Prim v. Ensign United States Drilling, Inc.
ORDER denying 33 Unopposed Motion for Approval of FLSA Settlement and Stipulation of Dismissal of Lawsuit with Prejudice by Judge Philip A. Brimmer on 08/24/2017. (sphil, )
IN THE UNITED STATES DISTRICT COURT
FOR THE DISTRICT OF COLORADO
Judge Philip A. Brimmer
Civil Action No. 15-cv-02156-PAB-KMT
MATTHEW PRIM, individually and on behalf of all others similarly situated,
ENSIGN UNITED STATES DRILLING, INC.,
The matter before the Court is the parties’ Unopposed Motion for Approval of
FLSA Settlement and Stipulation of Dismissal of Lawsuit with Prejudice [Docket No.
33]. Plaintiff and defendant request that the Court approve their settlement of plaintiff’s
claims brought pursuant to the Fair Labor Standards Act (“FLSA”), 29 U.S.C. § 201 et
On September 30, 2015, plaintiff filed his complaint, individually and on behalf of
all others similarly situated, alleging that defendants violated the FLSA. Docket No. 1.
Plaintiff was employed by defendant and worked in an oilfield as an hourly employee.
Id. at 2, ¶ 7. Plaintiff and other employees received bonuses as a component of their
compensation including “Safety Bonuses and/or Performance Bonuses.” Id., ¶ 8.
Defendant excluded these bonuses from calculations of plaintiff’s and other employees’
regular rate of pay, and therefore failed to pay plaintiff and the putative class members
overtime at the rate required by the FLSA. Id. at 2-3, ¶ 9.1
On February 15, 2017, plaintiff filed the instant motion seeking approval of the
settlement between the parties and dismissal of this lawsuit with prejudice. Docket
In a suit by employees against their employer to recover back wages under the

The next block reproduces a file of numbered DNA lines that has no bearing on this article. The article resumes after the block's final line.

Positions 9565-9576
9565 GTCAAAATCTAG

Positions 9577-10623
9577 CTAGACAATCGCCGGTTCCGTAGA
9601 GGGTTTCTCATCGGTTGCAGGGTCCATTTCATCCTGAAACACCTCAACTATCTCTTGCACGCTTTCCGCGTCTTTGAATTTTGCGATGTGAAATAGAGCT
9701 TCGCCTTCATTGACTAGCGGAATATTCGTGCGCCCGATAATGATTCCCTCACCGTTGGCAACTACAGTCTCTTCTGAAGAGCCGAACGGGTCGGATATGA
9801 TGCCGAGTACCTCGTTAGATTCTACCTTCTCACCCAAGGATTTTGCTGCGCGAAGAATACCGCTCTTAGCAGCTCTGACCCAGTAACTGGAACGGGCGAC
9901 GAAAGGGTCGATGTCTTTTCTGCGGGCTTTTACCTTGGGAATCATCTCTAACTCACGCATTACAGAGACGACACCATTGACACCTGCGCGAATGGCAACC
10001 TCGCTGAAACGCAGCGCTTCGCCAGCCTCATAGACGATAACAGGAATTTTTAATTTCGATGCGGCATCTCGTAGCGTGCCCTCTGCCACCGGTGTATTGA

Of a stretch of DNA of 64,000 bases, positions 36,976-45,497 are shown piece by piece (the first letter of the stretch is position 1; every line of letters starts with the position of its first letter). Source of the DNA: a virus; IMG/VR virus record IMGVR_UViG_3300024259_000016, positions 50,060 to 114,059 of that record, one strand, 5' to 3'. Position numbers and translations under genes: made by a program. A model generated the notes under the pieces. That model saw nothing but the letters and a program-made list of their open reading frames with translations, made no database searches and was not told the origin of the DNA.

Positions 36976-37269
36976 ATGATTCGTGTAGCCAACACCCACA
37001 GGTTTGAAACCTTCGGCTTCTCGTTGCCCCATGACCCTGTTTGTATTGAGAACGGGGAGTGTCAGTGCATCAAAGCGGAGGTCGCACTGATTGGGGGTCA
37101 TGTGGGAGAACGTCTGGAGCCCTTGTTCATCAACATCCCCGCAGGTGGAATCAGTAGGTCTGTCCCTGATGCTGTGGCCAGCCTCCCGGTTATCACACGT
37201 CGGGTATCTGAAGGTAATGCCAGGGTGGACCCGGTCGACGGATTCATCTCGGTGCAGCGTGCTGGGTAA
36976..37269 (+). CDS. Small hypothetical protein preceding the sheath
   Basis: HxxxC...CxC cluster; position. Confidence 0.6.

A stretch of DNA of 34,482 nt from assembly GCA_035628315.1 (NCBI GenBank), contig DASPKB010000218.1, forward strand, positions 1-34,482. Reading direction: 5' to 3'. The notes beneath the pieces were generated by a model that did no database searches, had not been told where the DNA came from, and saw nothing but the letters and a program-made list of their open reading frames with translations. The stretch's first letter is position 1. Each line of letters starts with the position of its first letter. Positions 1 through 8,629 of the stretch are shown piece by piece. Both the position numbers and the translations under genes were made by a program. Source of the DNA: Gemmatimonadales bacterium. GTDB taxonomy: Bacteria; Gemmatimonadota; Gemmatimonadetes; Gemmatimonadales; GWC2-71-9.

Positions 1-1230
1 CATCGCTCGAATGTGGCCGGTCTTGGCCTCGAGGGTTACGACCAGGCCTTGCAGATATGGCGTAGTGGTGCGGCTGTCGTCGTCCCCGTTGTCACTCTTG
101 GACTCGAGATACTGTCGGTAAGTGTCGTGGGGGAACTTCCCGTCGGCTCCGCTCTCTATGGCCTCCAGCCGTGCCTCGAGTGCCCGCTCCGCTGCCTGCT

FLSA, the parties must present any proposed settlement to the district court for review
and a determination of whether the settlement agreement is fair and reasonable. See
Lynn’s Food Stores, Inc. v. United States, 679 F.2d 1350, 1353 (11th Cir. 1982).
Requiring court approval of FLSA settlements effectuates the purpose of the statute,
which is to “protect certain groups of the population from substandard wages and
excessive hours . . . due to the unequal bargaining power as between employer and
employee.” Brooklyn Sav. Bank v. O’Neil, 324 U.S. 697, 706 (1945).
A. Final Class Certification
The FLSA provides that an employee or employees may bring an action “[on]
behalf of himself or themselves and other employees similarly situated.” 29 U.S.C.
§ 216(b). Courts determine whether plaintiffs are “similarly situated” for purposes of
FLSA collective action certification in two stages. Thiessen v. GE Capital Corp., 267
F.3d 1095, 1105 (10th Cir. 2001). A court’s initial certif ication comes at the notice
stage, where courts use a fairly lenient standard to determine whether plaintiffs are
On April 1, 2016, Justin John-Stanley Bowser opted into this lawsuit. Docket
No. 19. On May 19, 2016, James Dean Pena opted into this lawsuit. Docket No. 20.
similarly situated for purposes of sending notice to putative class members. Id. at 1102.
In this case, plaintiff did not request initial certification. See Docket No. 24. After
discovery, a court makes a final class certification using a stricter standard. See
Thiessen, 267 F.3d at 1102-03. In order to approve a settlement prior to a final
collective action ruling, “the Court must make some final class certification finding.”
Whittington v. Taco Bell of Am., Inc., No. 10-cv-01884-KMT-MEH, 2013 WL 6022972,
at *2 (D. Colo. Nov. 13, 2013) (citing Peterson v. Mortgage Sources, Corp., 2011 WL
3793963, at *4 (D. Kan. Aug. 25, 2011)).
In deciding whether to certify a collective action, courts consider several factors,
including: (1) the disparate factual and employment settings of individual plaintiffs; (2)
various defenses available to defendant which appear to be individual to each plaintiff;
and (3) fairness and procedural considerations. 2 See Thiessen, 267 F.3d at 1103.
Plaintiff’s motion makes no reference to collective action certification, fails to
provide any facts demonstrating the similarities of the proposed class, and does not
discuss any of the factors the Court should consider in certifying a class. See
Thiessen, 267 F.3d at 1103 (enumerating the relevant factors for certification of an
opt-in class). Instead, plaintiff states that the parties dispute whether the class
members are similarly situated. Docket No. 33 at 8. Accordingly, on April 14, 2017, the
Court ordered plaintiff to file supplemental briefing with the Court addressing the